The following is a guest post from Stefanie O’Connell of The Broke and the Beautiful Life. We’re fond of Stefanie’s blog. In fact, she’s been one of our Money Masters. Visit her site and sign up for her RSS feed.
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The Cost of Committing to NEVER
As a vegetarian, I hear a lot of “I could NEVER give up meat”. While some people are being knowingly overdramatic in their declaration, others really believe it; they can’t fathom their world without animal protein.
I have to admit, when I first made the switch, I was somewhat skeptical; would I really be able to commit to a veg-only lifestyle all day, every day, even during my marathon training? But, three years and a full marathon later, I gotta say, it’s been surprisingly simple.
I often think about what gives people that NEVER mentality; some deep seated conviction or misconception that closes them off to the mere idea of something so much that they hesitate to even entertain the thought.
I recently had an article published on MSN Money in which I suggested having a roommate as an easy, practical way to cut costs. Now I know the idea of having a roommate as a young professional or thirty something isn’t the sexiest lifestyle in the world, but from the comments I got on that post, you would think I was suggesting inviting a known criminal to sleep in your bed.
Stefanie O’Connell of The Broke and The Beautiful Life
I understand that grown adults having a roommate in certain parts of the country is not as common as it is where I live in NYC (where it’s practically a requirement for monetary survival), but this total aversion to even considering the thought truly caught me off guard. After all, splitting your rent (or mortgage), utilities, and other basic living staples like internet, can save you hundreds EACH month. Is an extra thousand dollars to your name each year not even worth considering?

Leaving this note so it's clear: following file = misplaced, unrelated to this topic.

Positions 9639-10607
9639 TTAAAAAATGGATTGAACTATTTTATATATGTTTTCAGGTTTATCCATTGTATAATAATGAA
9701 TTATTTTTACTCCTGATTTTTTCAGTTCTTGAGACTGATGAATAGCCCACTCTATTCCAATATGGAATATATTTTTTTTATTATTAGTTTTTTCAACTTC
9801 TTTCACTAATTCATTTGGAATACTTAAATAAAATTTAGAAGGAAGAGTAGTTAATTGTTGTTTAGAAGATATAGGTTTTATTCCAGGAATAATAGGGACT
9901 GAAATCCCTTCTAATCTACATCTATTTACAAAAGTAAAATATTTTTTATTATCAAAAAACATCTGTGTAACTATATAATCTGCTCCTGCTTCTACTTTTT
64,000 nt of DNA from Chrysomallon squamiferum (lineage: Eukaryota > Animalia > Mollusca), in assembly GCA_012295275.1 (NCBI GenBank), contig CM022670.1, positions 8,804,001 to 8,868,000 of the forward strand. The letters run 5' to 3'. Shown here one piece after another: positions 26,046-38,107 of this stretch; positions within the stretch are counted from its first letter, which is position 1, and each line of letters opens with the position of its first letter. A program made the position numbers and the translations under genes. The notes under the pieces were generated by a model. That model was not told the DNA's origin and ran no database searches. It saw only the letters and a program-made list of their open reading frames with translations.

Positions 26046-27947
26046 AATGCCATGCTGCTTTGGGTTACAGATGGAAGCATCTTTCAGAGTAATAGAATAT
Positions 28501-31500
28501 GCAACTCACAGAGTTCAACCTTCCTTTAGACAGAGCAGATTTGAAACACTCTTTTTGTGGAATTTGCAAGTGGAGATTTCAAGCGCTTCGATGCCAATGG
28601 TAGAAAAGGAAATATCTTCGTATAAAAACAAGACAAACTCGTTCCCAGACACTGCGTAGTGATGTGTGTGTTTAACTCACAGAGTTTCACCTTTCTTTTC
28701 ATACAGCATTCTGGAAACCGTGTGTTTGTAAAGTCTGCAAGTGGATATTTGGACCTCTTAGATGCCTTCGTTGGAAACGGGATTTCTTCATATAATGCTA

I also see people use NEVER as a way to justify their “vice” spending. I could NEVER give up my Starbucks or I could NEVER pass on my weekly manicure. I don’t suggest that these “justifiers” completely cut out those things that are clearly such an integral part of their day to day joy, but I do ask them to reconsider their NEVER point of view. Rather than defaulting to impossibility, perhaps there could be a consideration of moderation or alternatives, especially if the financial impact is becoming a problem.
For instance, like most people, I need to look put together for work, and frankly, it’s nice to look nice. But I don’t exactly have room in my budget for hair cuts and colors every six weeks, mani/pedis every two weeks, and name brand clothing and make up. Instead, I live off of free samples, cheap substitutes, beauty school haircuts, and DIY nails. Cutting back on personal care doesn’t mean I have to totally give up pride in my appearance, it just means moving beyond NEVER to consider ways of getting the same result for less.
So whatever you say NEVER to, I challenge you to think critically about it. First, is NEVER costing you? Second, is NEVER serving you? And third, what are your NEVER alternatives and how might those serve you better?
Stefanie is a professional actress and freelance writer living in New York City. She chronicles her struggle to “live the dream” on a starving artists’ budget at thebrokeandbeautifullife.com.